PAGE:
Medical Device Risks
Written by Faith Anderson on April 25, 2013
Medical Devices Approved Without Being Tested
In recent years, a number of high-risk medical devices have been approved for use by consumers in the United States under the agency’s controversial “fast-track” 501(k) approval process. This process allows medical device manufacturers to obtain approval for their devices by proving that the product design is “substantially equivalent” to a device already on the market. In many cases, however, the new devices are are nothing like the products they are supposed to be “substantially equivalent” to, and some even use new components and techniques, which makes them inherently different from the originally-approved device.
Injuries Caused by Defective Medical Devices
According to post-marketing reports submitted to the FDA, thousands of consumers throughout the United States are suffering serious and debilitating injuries and side effects from medical device implants that were never thoroughly tested or evaluated by the FDA, claims the Consumer Union letter. In light of this disturbing trend, consumer advocates are calling for the FDA to reclassify all high-risk implantable medical devices and require that they go through clinical trials under the PMA approval process, in order to prove that they are effective and safe for consumer use.
Recalled DePuy ASR Hip Implant
The metal-on-metal hip implant that has drawn the most scrutiny in recent years is Johnson & Johnson’s DePuy ASR hip implant, which was recalled in August 2010, after post-marketing data indicated that about one in every eight implants were failing within five years. According to allegations raised in the thousands of DePuy hip implant lawsuits filed since, Johnson & Johnson’s DePuy Orthopaedics subsidiary failed to conduct adequate research into the safety of the all-metal hip implant, or warn consumers about the risk of side effects resulting from metal debris being released into the body.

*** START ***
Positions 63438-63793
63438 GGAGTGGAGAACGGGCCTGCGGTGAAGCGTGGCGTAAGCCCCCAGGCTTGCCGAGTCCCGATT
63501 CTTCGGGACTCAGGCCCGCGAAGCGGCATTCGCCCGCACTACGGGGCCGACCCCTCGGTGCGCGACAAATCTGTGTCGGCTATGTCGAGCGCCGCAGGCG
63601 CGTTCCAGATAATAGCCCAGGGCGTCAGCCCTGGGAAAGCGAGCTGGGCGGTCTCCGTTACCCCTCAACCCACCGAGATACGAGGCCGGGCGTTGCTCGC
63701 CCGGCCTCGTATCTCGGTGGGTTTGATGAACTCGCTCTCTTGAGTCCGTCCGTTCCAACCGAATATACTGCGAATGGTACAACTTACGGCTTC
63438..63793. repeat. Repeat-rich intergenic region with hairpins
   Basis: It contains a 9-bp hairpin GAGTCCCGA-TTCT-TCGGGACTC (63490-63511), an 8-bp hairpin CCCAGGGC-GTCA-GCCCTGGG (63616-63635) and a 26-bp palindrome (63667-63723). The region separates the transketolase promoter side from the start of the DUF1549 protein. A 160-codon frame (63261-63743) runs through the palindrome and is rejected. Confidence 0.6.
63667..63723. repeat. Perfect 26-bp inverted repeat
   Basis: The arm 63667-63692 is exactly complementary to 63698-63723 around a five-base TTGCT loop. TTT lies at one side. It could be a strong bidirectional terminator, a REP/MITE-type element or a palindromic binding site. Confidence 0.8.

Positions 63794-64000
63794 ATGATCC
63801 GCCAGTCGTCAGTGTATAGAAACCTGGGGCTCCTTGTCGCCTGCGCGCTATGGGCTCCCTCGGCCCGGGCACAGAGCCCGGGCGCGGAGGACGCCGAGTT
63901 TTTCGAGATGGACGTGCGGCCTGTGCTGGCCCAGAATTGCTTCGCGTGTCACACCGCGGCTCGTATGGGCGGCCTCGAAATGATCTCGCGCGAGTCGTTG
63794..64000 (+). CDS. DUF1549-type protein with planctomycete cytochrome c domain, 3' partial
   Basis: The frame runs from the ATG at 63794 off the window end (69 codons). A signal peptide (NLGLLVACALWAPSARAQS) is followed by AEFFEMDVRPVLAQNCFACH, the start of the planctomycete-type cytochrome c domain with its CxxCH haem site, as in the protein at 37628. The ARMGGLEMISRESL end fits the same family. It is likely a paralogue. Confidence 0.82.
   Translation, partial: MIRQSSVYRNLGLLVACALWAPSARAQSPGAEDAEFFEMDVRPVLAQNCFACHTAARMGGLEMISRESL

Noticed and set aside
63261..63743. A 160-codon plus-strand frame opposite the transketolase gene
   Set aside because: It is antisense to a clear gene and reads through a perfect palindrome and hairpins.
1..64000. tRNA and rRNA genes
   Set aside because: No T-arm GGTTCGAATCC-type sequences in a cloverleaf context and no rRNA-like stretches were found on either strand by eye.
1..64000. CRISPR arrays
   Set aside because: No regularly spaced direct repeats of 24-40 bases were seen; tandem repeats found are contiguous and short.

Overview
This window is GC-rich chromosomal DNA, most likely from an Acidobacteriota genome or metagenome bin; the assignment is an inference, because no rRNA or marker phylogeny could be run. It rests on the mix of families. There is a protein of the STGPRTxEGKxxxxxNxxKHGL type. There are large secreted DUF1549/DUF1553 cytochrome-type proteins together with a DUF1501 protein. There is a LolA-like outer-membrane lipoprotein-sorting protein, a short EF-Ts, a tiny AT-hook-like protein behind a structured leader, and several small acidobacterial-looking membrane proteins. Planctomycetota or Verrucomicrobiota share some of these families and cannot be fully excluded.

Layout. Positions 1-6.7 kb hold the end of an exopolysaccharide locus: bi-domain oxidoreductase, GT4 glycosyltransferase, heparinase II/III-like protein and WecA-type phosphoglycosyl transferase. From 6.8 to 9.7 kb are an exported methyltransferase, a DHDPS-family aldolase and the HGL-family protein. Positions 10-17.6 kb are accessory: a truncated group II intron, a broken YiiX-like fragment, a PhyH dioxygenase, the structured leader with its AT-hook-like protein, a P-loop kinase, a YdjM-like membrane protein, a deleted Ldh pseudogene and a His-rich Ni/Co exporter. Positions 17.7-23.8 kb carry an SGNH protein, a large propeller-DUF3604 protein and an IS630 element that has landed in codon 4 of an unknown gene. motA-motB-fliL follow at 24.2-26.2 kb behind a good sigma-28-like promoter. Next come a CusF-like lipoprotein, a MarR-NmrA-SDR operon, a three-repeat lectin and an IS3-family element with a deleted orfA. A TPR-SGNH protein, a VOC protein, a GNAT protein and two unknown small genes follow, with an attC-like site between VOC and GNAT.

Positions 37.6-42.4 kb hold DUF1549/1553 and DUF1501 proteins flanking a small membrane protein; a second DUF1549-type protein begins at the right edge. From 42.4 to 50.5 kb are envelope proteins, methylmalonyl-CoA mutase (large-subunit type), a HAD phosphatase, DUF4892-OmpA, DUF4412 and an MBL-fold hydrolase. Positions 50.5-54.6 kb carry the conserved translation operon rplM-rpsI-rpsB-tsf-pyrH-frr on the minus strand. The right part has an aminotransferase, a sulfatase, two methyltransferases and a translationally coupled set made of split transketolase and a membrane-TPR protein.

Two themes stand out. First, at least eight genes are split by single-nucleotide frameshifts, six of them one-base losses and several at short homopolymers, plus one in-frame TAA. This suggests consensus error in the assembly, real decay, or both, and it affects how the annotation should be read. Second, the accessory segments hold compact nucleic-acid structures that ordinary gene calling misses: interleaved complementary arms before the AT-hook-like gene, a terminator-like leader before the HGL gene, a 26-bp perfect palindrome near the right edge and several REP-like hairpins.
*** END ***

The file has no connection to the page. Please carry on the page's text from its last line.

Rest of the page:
Potentially Dangerous Surgical Mesh Devices
Another potentially defective medical device, vaginal surgical mesh, has been associated with painful and severe complications in women who had the devices implanted as treatment for pelvic organ prolapse (POP) or stress urinary incontinence (SUI). “Other high risk implanted medical devices like surgical mesh should also be put into the PMA approval track, requiring more clinical information,” the letter says. “Patients suffering from harm due to surgical mesh implants have reported debilitating side effects from punctured organs to autoimmune disorders. Many have undergone multiple surgeries to remove the mesh, which has broken apart and traveled to other parts of the body.”